Did Prop 2 really pass?

The election battle that didn’t end today

The fate of Proposition 2 in Suffolk County still is not clear. After Election Day, “yes” votes easily outnumbered “no” votes on the proposal to divert funds from a sewer fund to help the county budget, and the margin expanded after mail-in votes were counted, with the proposal seeming to pass, 348,357 to 301,407.

So what’s the problem?

Paul Sabatino says Prop 2 failed. The former deputy county executive and municipal law maven, who represented the Pine Barrens Society in successful legal actions against the county that set the table for Prop 2, cites New York Municipal Home Rule Law, particularly a passage that reads that such a proposition passes only when it is “approved by the affirmative vote of a majority of the qualified electors …”

Sabatino says the total number of qualified electors who voted in the 2020 election was 774,811, and that the 348,357 votes fell short of the 387,407 needed for approval. The culprit: About 125,000 people who did not vote on Prop 2.

Pine Barrens Society executive director Richard Amper emailed Sabatino’s argument to county legislators Monday afternoon, ahead of a vote Tuesday on a series of resolutions allowing the county comptroller to make budget transfers included in the budget, one of which is Prop 2.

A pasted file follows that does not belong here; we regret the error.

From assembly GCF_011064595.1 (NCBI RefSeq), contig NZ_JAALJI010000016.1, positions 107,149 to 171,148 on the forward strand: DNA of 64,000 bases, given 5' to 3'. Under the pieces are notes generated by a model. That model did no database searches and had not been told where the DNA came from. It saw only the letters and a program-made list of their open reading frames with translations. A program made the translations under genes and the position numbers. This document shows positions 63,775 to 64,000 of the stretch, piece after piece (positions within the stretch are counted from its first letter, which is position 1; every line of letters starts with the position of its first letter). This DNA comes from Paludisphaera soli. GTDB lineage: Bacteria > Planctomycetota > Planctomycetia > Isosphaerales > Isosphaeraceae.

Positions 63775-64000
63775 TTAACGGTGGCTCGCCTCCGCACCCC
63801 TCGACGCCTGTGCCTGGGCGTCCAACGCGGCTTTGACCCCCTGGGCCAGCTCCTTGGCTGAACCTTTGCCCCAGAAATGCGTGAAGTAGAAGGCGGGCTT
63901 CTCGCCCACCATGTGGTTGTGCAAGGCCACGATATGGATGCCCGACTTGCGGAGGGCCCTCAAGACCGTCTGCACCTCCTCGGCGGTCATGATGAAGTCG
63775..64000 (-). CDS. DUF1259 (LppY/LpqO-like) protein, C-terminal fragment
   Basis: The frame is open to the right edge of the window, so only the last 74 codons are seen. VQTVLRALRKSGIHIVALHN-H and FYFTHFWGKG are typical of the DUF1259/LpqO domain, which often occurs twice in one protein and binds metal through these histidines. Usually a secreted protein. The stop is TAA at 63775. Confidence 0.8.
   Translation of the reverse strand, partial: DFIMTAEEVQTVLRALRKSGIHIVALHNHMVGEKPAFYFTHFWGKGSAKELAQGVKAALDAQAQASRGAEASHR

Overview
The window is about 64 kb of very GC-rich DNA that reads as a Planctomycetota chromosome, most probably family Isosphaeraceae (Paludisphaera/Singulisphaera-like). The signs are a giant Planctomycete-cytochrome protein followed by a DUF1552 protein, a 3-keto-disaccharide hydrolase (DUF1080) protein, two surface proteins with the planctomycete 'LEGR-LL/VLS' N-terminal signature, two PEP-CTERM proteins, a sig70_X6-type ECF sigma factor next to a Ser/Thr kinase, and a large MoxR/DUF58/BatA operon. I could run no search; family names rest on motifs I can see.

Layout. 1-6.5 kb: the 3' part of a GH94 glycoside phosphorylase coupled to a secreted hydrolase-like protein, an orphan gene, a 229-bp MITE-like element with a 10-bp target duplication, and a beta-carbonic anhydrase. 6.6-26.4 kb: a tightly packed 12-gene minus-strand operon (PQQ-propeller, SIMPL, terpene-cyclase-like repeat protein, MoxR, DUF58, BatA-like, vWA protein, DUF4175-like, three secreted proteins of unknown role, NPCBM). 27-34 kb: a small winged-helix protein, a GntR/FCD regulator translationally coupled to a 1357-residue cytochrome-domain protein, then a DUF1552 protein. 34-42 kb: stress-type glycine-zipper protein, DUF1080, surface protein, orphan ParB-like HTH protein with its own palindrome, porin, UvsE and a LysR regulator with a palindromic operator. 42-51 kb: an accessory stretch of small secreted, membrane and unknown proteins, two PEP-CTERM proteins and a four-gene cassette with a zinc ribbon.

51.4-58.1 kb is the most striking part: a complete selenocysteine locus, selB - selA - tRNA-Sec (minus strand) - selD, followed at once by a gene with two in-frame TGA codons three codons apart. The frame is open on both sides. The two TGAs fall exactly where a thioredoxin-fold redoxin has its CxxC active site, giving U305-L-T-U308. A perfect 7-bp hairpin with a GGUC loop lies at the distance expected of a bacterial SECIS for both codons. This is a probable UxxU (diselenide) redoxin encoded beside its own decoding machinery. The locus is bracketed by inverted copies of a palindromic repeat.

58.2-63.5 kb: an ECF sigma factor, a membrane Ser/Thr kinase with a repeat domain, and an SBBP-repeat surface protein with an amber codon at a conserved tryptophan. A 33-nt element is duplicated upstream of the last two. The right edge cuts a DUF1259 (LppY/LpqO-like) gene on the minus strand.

Late Monday afternoon, Presiding Officer Robert Calarco told The Point the legislature would still take the vote despite Sabatino’s opinion.

“He’s not always right,” Calarco said, chuckling. “I’m sure they could file their papers and we’ll be in court and we’ll see what the courts decide. But at the end of the day, on certain issues, you have to let the voters have a say.”

As a point of comparison, Calarco said two similar votes of approval on propositions related to the water quality act that created the sewer fund in 2004 and 2007 would have failed under Sabatino’s argument.

Sabatino represented the Pine Barrens Society in legal actions that resulted in a court judgment that the county repay $29.4 million taken from the sewer fund in 2011 to balance the budget and a settlement in 2014 that let Suffolk borrow $171 million from the sewer fund to be repaid through 2029. Proposition 2 basically asked that the county not have to repay what’s left on those sums and instead use it for the budget.

Sabatino calls the people who did not vote on Prop 2 “abstentions,” while conceding that some of them – a “small portion,” he said – might simply have not turned the ballot over to side 2 where the propositions were placed.

“An abstention is a vote,” Sabatino said. “When the person skips over, it’s an abstention.”

And Sabatino and the Pine Barrens Society are still making their original arguments that the proposition was deceptive and an illegal attempt to overturn a court decision and a settlement agreement.

All of which means that in Suffolk, sometimes it’s not over even when it really, truly, absolutely, positively seems to be over.


By Michael Dobie, Newsday


Check out the original publication of the article here